The insurance industry is changing. New technologies and new business models are presenting strategic opportunities that firms are pursuing with enthusiasm. Yet this reshaping also presents new challenges to the accountability of insurance firms.
Every insurer in the UK has its accountability lens focused on the Senior Managers and Certification Regime (SMCR) at the moment. That’s important, but leaders need to focus just as much on the bigger picture. The danger is that their firm becomes occupied with the shape of trees while the forest starts to smoulder. In this post, I will give shape to the accountability challenge that insurance executives need to build into their broad, strategic vision for their firm.
This accountability challenge matters for two reasons. Firstly, it is shaping the expectations of how firms should conduct their business. And secondly, how well those expectations are met then determines the trust that consumers have in firms. This is what Professor Luciano Floridi of Oxford University means when he refers to ethics coming before the rules, during the rules and after the rules.
The context for this accountability challenge is the data transformation of the insurance market. As insurance leaders reshape their business models around tools such as artificial intelligence and data lakes, so they need to understand the implications that this reshaping has for the accountability of their firm. I’m going to break this accountability challenge down into seven components, drawing on Professor Floridi’s work on the ethics of information.
- Accountability blindness. It’s very likely that artificial intelligence (AI) will produce consumer detriment that is not picked up by the firm. It will therefore continue unrecognised and unaddressed, yet remain significant to those experiencing it. Such accountability blindness could stem from just not bothering to look for it, or just not seeing it.
- The accountability gap. The complexity of AI can open up a veritable gulf between the decisions of individual people, and the effects that those decisions produce. Even though the detriment is evident, no one in the insurance firm sees it as their responsibility.
- Diluted accountability. That complexity of AI can also result in individuals feeling that their input, their decision, is so marginal as to obviate any responsibility for the consequences that collectively result. The view would be that ‘I couldn’t have done anything wrong because my input has been so marginal’.
- Siloed accountability. That complexity also results in greater compartmentalisation of actions and decisions on AI projects. It’s all too easy for individuals, unable to see how an outcome could have resulted from their particular silo, to ignore it altogether.
- Blinkered accountability. Some people think of ethical issues only in relation to the behaviours of real, physical people. As a result, they fail to see, or even understand, the implications of the decisions they make in relation to ‘artificial’ intelligence.
- The accountability dynamic. The ever evolving nature of AI can make it difficult to nail down particular impacts to particular decisions. It can be all too easy to assume that a decision system in constant flux cannot be held directly accountable for anything other than fleeting, insignificant micro incidents of detriment.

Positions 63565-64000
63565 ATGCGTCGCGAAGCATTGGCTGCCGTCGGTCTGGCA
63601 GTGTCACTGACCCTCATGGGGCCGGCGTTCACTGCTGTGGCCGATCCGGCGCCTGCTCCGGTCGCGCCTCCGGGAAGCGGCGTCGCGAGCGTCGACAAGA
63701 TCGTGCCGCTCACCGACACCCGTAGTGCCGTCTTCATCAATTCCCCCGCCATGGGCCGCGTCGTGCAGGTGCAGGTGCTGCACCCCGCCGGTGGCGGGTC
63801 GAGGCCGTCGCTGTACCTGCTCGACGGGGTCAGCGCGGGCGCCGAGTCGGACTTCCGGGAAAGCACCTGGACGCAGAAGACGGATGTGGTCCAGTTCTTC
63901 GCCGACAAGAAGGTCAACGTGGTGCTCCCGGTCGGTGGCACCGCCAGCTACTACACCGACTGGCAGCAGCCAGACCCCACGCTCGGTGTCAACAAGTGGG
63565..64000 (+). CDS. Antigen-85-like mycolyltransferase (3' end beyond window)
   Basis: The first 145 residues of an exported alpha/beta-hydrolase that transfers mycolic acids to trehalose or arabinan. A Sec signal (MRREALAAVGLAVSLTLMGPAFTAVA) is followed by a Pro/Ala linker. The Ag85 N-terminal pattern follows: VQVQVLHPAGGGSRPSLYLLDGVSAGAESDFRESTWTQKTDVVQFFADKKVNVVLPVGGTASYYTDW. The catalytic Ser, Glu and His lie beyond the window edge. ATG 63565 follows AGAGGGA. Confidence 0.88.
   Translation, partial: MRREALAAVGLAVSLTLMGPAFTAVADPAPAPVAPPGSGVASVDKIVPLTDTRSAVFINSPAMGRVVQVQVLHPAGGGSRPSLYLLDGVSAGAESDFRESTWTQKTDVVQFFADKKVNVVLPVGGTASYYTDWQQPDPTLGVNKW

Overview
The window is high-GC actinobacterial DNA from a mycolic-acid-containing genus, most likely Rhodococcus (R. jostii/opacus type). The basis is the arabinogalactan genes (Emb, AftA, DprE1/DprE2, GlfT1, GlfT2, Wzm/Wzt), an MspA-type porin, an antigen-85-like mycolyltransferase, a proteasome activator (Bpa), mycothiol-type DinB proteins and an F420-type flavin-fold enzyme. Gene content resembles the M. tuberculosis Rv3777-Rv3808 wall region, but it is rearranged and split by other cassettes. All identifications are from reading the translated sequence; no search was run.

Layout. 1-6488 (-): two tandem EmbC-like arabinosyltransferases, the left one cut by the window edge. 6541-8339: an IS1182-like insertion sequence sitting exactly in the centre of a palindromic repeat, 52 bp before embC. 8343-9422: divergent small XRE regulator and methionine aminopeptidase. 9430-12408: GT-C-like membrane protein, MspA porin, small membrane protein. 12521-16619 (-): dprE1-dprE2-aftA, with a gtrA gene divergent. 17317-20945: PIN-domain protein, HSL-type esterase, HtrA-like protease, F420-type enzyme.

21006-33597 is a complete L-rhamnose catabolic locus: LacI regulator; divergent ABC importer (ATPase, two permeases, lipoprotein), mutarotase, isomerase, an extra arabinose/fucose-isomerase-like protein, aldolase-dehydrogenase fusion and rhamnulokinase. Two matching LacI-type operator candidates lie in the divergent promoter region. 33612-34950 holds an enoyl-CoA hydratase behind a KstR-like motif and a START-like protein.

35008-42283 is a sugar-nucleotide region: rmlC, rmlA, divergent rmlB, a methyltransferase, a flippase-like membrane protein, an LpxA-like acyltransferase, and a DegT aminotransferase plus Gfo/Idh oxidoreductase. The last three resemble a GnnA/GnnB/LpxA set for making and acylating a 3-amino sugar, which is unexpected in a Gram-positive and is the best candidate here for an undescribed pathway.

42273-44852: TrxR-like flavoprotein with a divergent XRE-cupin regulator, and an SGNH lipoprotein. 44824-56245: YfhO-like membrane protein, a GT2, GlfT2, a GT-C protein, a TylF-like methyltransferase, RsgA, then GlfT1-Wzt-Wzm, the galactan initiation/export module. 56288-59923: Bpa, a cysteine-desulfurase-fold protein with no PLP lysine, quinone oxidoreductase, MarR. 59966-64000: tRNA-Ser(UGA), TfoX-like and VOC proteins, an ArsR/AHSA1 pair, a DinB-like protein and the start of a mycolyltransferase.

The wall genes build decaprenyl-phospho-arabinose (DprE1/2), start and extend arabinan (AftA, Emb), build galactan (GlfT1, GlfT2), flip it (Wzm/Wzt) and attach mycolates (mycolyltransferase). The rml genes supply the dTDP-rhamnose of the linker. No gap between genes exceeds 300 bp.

- The accountability imbalance. The reach and depth of AI makes it an empowering technology for those utilising it. This can cause insurance firms to see their decisions as perfectly rational, while seeing the decisions of policyholders as much less so. The danger is that such empowerment could cause insurance people to just not see ethical issues associated with AI.
So what do these seven components of the accountability challenge add up to? They point to a material disconnect emerging between what firms are actually accountable for and what the executive team think their firm is accountable for. It’s a disconnect brought into being by the introduction of automated decision making into the heart of the firm’s processes. And it tells insurance executives that just as their firms are evolving in innovative ways, so must the accountability mindset of those firms evolve in similar fashion.
Some Harsh Lessons
Some of the most powerful users of artificial intelligence are learning some harsh accountability lessons at the moment. Facebook have had to admit that they just didn’t expect their algorithms to distribute advertisements promoting antisemitism and sexual violence, despite being warned for several years.
There’s an ironic mis-match happening in insurance at the moment. Many insurance people think that AI and big data are bringing their firms ‘closer to consumers’. That’s confusing proximity with intimacy. And it’s also mistaking proximity to the customer as an informational object, with proximity to them as a person. Consumers will want to get closer to insurers because of the outcomes they experience. AI has the potential to deliver outcomes that push consumers away.
Trust falls through the floor when consumers see insurers as just not recognising, let alone accepting, their accountability for the decisions their businesses are making. And it’s not just consumers- investors and business partners will expect insurance firms to keep a firm handle on their accountability, seeing it as an indicator of performance, confidence and ownership.
Regulatory initiatives like the SMCR may move accountability more to the centre of individual and corporate mindsets in the sector. That’s fine, but it will be of only marginal value if insurance executives fail to recognise and address the accountability challenges that their changing business models are creating. The risk is that in the UK, Parliament will force them to do so, as reported here.